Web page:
THE CAROLINES by Douglas Hill

The latest Slush Pile fiction at Dig Boston.

WHEN KAY WAS THIRTY-THREE, Ed performed lat pulldowns in front of her StairMaster at the gym for ten minutes. After a few months he decided to move in, and she let him. He was a finish carpenter, good with saws, so he should have been good with his hands, but he had no sense of modulation.

Now she was thirty-six and he had left for the coast. This could have been a Band-Aid falling off: he was too little fun for love, and too much gut for lust. Kay knew this, yet she missed him. She fell asleep watching cable in an armchair. The bed was too big. Her bathrobe was stained, mostly raspberry yogurt, her only refrigerator food. She stopped showering daily. Kay hoped that this was not evident at the store.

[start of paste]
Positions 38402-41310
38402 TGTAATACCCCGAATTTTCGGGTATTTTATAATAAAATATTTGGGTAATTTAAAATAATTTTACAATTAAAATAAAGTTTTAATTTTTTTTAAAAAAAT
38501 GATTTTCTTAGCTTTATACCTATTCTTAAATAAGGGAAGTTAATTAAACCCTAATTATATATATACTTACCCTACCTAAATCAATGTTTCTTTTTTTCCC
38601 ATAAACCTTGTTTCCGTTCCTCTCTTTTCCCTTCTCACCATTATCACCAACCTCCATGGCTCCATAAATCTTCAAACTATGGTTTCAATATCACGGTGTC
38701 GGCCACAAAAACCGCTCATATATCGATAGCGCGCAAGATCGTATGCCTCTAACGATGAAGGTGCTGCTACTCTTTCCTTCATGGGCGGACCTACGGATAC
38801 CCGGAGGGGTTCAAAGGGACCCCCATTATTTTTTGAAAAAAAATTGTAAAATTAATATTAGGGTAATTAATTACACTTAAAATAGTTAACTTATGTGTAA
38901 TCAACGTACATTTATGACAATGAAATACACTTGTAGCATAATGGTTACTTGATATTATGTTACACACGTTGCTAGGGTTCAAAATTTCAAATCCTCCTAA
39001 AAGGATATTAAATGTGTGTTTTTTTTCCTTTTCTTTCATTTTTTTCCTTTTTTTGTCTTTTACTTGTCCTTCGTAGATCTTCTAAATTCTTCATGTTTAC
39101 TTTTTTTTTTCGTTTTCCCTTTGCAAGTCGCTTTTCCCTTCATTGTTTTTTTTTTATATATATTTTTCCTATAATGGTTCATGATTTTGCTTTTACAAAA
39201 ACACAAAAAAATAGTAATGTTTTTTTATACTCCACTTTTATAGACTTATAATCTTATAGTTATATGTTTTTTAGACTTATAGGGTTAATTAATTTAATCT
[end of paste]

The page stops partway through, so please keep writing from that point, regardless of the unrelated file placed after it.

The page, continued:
She owned The Pette Shoppe, but a “pet shop” is a definite thing, and this was not that. She sold only those things that a dog’s owners, up at their condo for a week, would imagine Prince or Snooky might hold in high regard. Embroidered cushions, oily four-legged sweaters knitted on Scottish islands, and her specialty: homemade dog treats. She baked them in the back room, so instead of the biting odors that soak a normal pet shop, there was a cozy kitchen smell.

The shop had started with a big batch of dog cookies, inexpensive Christmas presents well received. Then a card table at a craft fair. Then Ed put together a cart that she towed to festivals. And finally, because he argued her into it, the leap to the shop.

The shop was never full, and empty too often, as today. This was a poor living and a boring life, without Ed. Today was her birthday.

No card from Ed. (read more)